May 2, 2011
Silverman revisits another classic for 2011 Iowa New Play Festival
This would seem to be the spring for Iowa Playwrights Workshop student Jen Silverman to revisit the classics. First she collaborated with faculty director Carol MacVey to update Sophocles in "Antigone 2.0" for University Theatres Mainstage. And now she plays with the epic of Gilgamesh for the Iowa New Play Festival.
Performances of her "And Humbaba Came from His Strong House of Cedar" will be presented at 5:30 and 9 p.m. Monday, May 2, in the Theatre B of the University of Iowa Theatre Building.
With his trusty sidekick Enkidu, the mythic hero Gilgamesh sets out for the cedar forest to destroy the monster Humbaba. As the three catapult through time, history repeats itself and the three warriors are forced to wrestle with their dark desires for violence, power and destruction.
"I don't really respond to plays that tell me how the world is, or tell me what to think about the world," she explains. "I like plays that ask big scary questions and explore those questions and leave me with new questions, and I hope that's what 'Humbara' does.
"It asks us about our tendency toward violence as a culture and as a species -- our history of violence and the way that different kinds of violence keep reasserting themselves for us. And I think it asks us if that is inevitable, or what options we have, first as individuals and then as a culture."
For Silverman the Bablylonian epic of Gilgamesh -- one of the oldest written myths, recorded in the Sumerian language 4,000 years ago -- was a natural vehicle for raising and dramatizing these questions.
"I love the epic of Gilgamesh," she says. "It's one of my favorite pieces of writing right now, and it's so intensely theatrical and epic and poetic that it crosses the boundaries of all the genres that interest me most.
"Last spring I had another play in the New Play Festival that was called 'Gilgamesh's Game,' but it actually wasn't about the epic at all. It had to do with questions of mortality, and a man testing the limits of his mortality with this brutal and thrilling game that he'd invented. During the game, he takes on the name or 'handle' of Gilgamesh.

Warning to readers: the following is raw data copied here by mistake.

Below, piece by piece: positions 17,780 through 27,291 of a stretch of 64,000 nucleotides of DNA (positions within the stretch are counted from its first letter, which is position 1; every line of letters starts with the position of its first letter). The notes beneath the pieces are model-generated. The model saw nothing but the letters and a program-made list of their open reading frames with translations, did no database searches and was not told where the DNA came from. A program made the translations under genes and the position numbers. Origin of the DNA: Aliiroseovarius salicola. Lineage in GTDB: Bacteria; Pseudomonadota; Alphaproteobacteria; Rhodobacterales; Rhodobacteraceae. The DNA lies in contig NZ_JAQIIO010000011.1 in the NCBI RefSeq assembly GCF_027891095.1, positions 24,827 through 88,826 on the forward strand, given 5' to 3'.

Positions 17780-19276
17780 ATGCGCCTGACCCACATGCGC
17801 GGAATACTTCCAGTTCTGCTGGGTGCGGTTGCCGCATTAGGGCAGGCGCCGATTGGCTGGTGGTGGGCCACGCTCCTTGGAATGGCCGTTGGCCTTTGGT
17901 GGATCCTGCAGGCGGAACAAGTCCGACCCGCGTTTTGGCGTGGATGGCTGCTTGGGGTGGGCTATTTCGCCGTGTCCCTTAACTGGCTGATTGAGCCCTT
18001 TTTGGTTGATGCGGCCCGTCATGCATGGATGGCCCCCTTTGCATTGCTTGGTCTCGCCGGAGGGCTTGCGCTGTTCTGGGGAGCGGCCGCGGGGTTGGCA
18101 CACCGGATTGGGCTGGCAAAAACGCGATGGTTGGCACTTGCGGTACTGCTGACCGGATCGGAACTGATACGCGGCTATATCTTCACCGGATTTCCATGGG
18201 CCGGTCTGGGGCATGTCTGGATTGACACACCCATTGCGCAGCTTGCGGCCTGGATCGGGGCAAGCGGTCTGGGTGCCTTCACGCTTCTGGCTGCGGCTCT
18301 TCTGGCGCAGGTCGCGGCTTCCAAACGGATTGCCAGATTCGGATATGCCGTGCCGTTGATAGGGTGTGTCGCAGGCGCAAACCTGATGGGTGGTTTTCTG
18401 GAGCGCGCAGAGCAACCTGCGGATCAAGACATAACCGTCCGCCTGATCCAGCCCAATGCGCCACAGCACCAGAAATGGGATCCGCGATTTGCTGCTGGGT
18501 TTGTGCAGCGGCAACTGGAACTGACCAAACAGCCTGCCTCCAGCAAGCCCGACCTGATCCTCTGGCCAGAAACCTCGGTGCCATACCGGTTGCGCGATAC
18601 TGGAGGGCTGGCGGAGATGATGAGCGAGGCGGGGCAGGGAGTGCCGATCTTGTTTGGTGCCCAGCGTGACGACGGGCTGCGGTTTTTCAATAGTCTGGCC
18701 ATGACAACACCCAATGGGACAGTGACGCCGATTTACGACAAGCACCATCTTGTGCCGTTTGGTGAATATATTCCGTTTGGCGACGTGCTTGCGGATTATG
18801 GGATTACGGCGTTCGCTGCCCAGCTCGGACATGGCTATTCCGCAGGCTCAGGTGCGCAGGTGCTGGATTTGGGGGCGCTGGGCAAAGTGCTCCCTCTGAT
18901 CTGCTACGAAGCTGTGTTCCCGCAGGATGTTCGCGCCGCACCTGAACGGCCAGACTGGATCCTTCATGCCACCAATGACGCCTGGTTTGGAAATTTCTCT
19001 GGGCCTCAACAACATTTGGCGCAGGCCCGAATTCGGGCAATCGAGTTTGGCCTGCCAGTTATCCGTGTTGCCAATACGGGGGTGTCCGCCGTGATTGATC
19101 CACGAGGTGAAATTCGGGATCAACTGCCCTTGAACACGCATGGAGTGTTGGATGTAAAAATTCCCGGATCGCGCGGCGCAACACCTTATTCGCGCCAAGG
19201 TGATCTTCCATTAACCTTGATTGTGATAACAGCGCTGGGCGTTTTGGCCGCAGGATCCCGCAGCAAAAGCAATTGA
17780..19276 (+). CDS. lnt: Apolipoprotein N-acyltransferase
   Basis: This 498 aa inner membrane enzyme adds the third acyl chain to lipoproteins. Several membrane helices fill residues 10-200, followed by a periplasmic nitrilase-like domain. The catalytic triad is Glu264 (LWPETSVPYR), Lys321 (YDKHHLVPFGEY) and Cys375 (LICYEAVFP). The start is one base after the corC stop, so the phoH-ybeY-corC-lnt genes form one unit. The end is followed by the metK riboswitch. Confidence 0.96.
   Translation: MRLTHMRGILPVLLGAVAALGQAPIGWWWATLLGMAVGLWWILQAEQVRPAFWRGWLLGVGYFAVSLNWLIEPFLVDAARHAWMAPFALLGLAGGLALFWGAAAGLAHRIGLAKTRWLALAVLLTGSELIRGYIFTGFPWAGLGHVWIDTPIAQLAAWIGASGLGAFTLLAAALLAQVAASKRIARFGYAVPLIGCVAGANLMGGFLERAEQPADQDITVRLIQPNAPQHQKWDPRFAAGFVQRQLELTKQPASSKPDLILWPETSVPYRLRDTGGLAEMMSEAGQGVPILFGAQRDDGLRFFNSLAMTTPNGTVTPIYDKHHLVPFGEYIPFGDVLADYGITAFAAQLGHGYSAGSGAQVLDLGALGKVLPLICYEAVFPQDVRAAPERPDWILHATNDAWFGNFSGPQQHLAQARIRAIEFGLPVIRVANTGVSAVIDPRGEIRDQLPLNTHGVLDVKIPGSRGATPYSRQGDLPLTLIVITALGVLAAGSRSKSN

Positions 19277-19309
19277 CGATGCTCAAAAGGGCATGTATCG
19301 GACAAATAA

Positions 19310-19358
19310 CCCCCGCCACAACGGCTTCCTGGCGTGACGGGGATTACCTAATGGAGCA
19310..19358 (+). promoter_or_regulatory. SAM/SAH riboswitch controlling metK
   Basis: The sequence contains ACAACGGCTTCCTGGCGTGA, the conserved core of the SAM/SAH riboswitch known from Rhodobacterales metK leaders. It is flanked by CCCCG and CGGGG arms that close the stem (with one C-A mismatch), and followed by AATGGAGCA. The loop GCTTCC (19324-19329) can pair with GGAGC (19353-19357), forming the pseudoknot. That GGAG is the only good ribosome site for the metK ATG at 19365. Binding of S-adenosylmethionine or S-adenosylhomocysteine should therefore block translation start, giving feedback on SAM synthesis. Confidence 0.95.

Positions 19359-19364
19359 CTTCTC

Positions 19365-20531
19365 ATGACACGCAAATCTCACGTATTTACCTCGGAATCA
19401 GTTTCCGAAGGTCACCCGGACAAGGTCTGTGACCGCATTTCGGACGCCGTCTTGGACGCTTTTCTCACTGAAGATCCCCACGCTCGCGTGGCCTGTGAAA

"I went on to develop that play at the Seven Devils Playwrights Conference last summer, and while I was out there, I re-read the epic.
"The part that made the biggest impression on me was the part where the monster Humbaba asks the hero Gilgamesh not to kill him, and Gilgamesh hesitates, and then his friend and side-kick Enkidu tells him to kill‚ and he does‚ and the whole world unravels from that point. That moment of choice and of violence became the basis for this whole new, darkly funny play."
Tickets for Silverman's play -- $5 for the general public and free for UI student with a valid UI ID -- will be on sale one hour before each of the performances. Tickets will also be on sale from noon to 1:30 p.m. at the Theatre Building box office. More information can be found at http://bit.ly/newplay.
The Iowa Playwrights Workshop -- the UI MFA Program in Playwriting -- is an intensive three-year program dedicated to educating playwrights for the professional theatre. The objective of the program is to train talented playwrights and collaborative theatre artists who will lead the American theater in the creation of new works and the training of future generations of playwrights.
The Iowa New Play Festival began in the 1960s as Critics Week and developed into the more public Iowa Playwrights Festival. The festival's name was changed to the Iowa New Play Festival to stress that the production of new plays was of educational value not only to the playwrights but to all students in the department.
Over the years, the festival has produced scripts by numerous young playwrights who have gone on to distinguished careers in theater. Also, many of the plays developed through the Iowa Playwrights Workshop and presented in the festival have gone on to successful professional productions, have been honored with theatrical awards or have been invited to theater festivals.
This year's festival is dedicated to Cosmo Catalano, who died in January. He joined the UI Department of Theatre Arts in 1966 and was professor in charge of acting and directing, department chair and managing director of Iowa Summer Rep. Catalano directed more than 100 productions for the department. His numerous contributions to the community are detailed here: http://performingarts.uiowa.edu/ui-mourns-loss-of-cosmo-catalano/.
The Department of Theatre Arts is part of the Division of Performing Arts in the UI College of Liberal Arts and Sciences.
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